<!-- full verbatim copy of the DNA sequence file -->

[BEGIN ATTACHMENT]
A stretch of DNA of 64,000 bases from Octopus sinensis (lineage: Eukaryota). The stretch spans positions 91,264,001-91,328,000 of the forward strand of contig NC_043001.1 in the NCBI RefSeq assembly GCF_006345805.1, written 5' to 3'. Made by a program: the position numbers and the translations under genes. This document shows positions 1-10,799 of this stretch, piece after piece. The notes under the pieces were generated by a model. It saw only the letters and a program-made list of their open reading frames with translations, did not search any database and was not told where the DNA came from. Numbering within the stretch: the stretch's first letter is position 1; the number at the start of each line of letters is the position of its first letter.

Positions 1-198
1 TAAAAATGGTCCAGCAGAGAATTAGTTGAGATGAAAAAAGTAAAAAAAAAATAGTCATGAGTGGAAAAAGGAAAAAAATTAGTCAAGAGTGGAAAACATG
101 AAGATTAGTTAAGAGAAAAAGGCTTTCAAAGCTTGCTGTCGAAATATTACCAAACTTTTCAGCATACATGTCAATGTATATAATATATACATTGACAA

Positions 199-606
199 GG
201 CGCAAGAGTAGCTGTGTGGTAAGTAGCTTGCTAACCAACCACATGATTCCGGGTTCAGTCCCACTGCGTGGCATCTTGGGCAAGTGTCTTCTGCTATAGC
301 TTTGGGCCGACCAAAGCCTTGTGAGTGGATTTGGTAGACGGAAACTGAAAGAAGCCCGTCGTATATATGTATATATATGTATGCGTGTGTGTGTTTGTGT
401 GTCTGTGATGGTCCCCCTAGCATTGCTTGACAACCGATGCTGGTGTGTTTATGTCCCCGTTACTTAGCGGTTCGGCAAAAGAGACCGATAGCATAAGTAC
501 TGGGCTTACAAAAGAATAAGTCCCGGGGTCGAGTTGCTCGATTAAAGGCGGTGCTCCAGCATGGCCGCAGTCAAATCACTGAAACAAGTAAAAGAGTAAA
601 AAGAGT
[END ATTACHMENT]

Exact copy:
A stretch of DNA of 64,000 bases from Octopus sinensis (lineage: Eukaryota). The stretch spans positions 91,264,001-91,328,000 of the forward strand of contig NC_043001.1 in the NCBI RefSeq assembly GCF_006345805.1, written 5' to 3'. Made by a program: the position numbers and the translations under genes. This document shows positions 1-10,799 of this stretch, piece after piece. The notes under the pieces were generated by a model. It saw only the letters and a program-made list of their open reading frames with translations, did not search any database and was not told where the DNA came from. Numbering within the stretch: the stretch's first letter is position 1; the number at the start of each line of letters is the position of its first letter.

Positions 1-198
1 TAAAAATGGTCCAGCAGAGAATTAGTTGAGATGAAAAAAGTAAAAAAAAAATAGTCATGAGTGGAAAAAGGAAAAAAATTAGTCAAGAGTGGAAAACATG
101 AAGATTAGTTAAGAGAAAAAGGCTTTCAAAGCTTGCTGTCGAAATATTACCAAACTTTTCAGCATACATGTCAATGTATATAATATATACATTGACAA

Positions 199-606
199 GG
201 CGCAAGAGTAGCTGTGTGGTAAGTAGCTTGCTAACCAACCACATGATTCCGGGTTCAGTCCCACTGCGTGGCATCTTGGGCAAGTGTCTTCTGCTATAGC
301 TTTGGGCCGACCAAAGCCTTGTGAGTGGATTTGGTAGACGGAAACTGAAAGAAGCCCGTCGTATATATGTATATATATGTATGCGTGTGTGTGTTTGTGT
401 GTCTGTGATGGTCCCCCTAGCATTGCTTGACAACCGATGCTGGTGTGTTTATGTCCCCGTTACTTAGCGGTTCGGCAAAAGAGACCGATAGCATAAGTAC
501 TGGGCTTACAAAAGAATAAGTCCCGGGGTCGAGTTGCTCGATTAAAGGCGGTGCTCCAGCATGGCCGCAGTCAAATCACTGAAACAAGTAAAAGAGTAAA
601 AAGAGT